Mediafleet can be contacted on 01608 664931 or via www.mediafleet.co.uk.
THINK of the various fleets with unusual colours forming part of their livery.
We won’t name names but there are numerous firms whose corporate identity demands cars and vans in unusual shades – fluorescent orange, luminous green, bright red and so on.
Historically such fleets would either order their vehicles in those colours or have them sprayed up once they arrived. Either way, when it comes to remarketing, you’re left with a crazy-coloured van to sell. And a gaudy vehicle spells disaster when it comes to residual values.
Which is why many fleets are turning to the world of vinyl wrapping. No longer the preserve of ’70s car seats and LPs, vinyl offers a more cost effective way of branding your vehicles without the disadvantages of paint.
The process is simple – vehicles are wrapped with adhesive sheets of vinyl, available in a huge range of colours. The original colour can be completely covered, meaning fleets can buy the vehicles in a colour that will maximise RVs. Vinyl can also be printed with any number of designs up to photo quality.
Barnaby Smith, sales director of wrapping firm Mediafleet, said he originally viewed the process as an advertising medium, allowing firms to feature images of their products on the side of vehicles.
But it soon became clear that there were further uses to be found. ‘Quite a few firms said ‘we’re interested just in wrapping the vehicles, not in printing’,’ Smith said.
‘We can use stock colours or match colours to replace a painted van.’
Smith said wrapping could last for up to seven years with the right grade of vinyl. It protects paintwork from fading and stonechips, and can be removed at a fraction of the cost of a respray.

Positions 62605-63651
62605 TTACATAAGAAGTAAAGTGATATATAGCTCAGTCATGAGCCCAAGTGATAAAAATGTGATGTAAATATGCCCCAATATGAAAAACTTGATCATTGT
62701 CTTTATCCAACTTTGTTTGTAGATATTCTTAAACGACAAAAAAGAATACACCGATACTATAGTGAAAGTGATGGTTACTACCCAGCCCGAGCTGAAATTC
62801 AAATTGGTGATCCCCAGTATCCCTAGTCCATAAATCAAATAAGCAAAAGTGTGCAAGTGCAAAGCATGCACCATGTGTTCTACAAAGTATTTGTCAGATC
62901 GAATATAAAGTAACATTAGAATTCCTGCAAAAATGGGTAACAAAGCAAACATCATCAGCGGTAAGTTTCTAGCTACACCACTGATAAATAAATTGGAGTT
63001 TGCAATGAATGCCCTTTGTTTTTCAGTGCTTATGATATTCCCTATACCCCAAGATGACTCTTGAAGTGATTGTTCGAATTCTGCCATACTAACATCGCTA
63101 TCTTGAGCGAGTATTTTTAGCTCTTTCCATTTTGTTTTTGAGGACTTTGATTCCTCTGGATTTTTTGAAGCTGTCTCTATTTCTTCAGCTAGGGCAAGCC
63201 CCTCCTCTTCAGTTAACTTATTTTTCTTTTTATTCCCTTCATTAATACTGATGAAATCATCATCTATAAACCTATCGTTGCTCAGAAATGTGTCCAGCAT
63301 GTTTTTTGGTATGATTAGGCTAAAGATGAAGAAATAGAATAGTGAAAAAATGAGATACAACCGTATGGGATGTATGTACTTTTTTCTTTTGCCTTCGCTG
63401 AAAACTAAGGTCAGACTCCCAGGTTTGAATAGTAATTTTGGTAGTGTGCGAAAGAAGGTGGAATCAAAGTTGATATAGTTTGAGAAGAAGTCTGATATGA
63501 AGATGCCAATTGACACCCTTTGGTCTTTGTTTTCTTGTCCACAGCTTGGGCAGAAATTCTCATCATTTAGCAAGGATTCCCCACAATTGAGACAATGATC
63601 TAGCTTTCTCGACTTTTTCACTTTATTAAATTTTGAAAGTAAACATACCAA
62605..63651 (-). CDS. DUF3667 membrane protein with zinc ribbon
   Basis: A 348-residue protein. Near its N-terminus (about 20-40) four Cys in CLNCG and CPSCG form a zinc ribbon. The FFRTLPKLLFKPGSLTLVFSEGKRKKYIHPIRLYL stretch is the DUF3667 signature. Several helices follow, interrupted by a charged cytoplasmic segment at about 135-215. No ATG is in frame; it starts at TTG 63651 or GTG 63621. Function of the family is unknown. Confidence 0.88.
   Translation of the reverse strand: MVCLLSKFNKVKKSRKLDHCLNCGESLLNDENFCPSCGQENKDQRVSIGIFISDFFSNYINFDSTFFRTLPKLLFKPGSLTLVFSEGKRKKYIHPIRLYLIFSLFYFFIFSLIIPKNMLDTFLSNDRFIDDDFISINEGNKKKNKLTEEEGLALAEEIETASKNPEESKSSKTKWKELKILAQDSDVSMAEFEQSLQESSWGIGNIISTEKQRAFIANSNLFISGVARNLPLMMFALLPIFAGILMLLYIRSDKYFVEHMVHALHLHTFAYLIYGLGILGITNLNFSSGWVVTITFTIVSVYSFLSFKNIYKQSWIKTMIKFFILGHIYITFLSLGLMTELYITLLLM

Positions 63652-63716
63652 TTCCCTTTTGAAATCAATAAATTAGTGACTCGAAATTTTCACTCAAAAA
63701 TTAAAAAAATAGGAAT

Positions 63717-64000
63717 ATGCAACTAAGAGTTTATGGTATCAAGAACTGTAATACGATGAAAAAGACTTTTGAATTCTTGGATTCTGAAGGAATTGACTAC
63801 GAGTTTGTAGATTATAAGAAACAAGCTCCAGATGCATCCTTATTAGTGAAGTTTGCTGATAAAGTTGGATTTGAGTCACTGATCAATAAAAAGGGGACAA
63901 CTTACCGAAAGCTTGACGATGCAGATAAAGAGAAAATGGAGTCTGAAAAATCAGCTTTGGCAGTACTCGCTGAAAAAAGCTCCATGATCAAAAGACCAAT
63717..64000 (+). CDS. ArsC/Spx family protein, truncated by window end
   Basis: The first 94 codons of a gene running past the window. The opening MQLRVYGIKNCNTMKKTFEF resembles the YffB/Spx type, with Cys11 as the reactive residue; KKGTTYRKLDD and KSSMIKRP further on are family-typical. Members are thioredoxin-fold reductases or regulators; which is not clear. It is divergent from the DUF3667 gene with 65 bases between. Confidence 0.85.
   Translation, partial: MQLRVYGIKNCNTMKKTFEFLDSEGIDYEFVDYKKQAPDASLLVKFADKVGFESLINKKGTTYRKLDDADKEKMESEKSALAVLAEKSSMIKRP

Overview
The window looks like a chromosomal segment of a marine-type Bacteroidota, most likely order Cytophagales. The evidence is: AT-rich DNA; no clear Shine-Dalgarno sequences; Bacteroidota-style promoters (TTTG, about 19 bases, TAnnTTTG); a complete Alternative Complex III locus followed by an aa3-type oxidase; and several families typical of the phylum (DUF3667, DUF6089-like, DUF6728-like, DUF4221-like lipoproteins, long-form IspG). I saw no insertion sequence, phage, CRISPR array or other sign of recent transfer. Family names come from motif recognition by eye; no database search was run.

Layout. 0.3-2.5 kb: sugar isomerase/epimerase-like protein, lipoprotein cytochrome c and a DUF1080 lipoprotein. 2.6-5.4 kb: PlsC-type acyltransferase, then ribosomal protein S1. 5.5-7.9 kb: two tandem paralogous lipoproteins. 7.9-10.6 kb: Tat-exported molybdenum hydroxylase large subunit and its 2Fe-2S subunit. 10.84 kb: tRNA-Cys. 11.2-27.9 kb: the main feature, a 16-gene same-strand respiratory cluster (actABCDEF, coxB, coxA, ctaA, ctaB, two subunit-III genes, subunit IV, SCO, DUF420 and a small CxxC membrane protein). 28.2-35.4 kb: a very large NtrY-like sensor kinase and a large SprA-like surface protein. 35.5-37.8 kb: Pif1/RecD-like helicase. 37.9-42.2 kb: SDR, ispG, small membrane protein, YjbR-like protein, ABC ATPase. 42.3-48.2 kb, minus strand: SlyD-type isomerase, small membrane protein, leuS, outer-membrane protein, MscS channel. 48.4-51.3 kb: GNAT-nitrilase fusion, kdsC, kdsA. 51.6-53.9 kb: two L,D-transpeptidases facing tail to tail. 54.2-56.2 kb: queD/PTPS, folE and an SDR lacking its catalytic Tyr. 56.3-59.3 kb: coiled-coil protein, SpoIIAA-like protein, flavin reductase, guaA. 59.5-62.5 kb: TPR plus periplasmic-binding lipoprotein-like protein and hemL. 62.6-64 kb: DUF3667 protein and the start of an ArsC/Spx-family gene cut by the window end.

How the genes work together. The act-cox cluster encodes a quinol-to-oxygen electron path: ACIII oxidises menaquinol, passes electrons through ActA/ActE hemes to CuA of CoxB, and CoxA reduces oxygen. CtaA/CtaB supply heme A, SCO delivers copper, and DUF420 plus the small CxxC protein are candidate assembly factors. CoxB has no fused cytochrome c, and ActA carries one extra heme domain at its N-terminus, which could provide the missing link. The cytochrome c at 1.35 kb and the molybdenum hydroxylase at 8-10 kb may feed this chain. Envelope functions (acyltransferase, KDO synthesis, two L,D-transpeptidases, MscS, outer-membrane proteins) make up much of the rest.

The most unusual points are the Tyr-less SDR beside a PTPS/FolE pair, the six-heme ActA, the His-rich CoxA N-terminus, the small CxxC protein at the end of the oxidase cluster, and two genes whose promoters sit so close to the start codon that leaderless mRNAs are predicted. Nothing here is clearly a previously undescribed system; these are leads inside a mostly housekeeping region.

To test the effectiveness of vinyl wrapping, Fleet News set Mediafleet a challenge.
A change of colour on a van would be just too easy – we wanted something a bit more tricky.
So we asked them to turn our long-term orange Ford Focus ST into an eye-catching race car replica, sporting the classic Gulf livery seen on the Le Mans winning Ford GT40s of the 1960s.
And here’s the crunch – they had to design it, wrap it and then return it back to its original state in just one day.
Early on a Thursday morning, designer James Hughes used a virtual 3D model of the Focus to plot the design.
Then the rolls of vinyl were wheeled out, and the wrappers began their work.
Each panel of the Focus was covered in vinyl, which was then heated to shrink around corners and cut to shape.
Fittings and fixtures were removed, covered and reattached, and finally the detailing such as numbers, logos, stripe and pinstriping were added.
AFTER two hours, the Focus is back to its original state. The only tell-tale sign is the line of dirt where the vinyl ended and the original paint remained uncovered.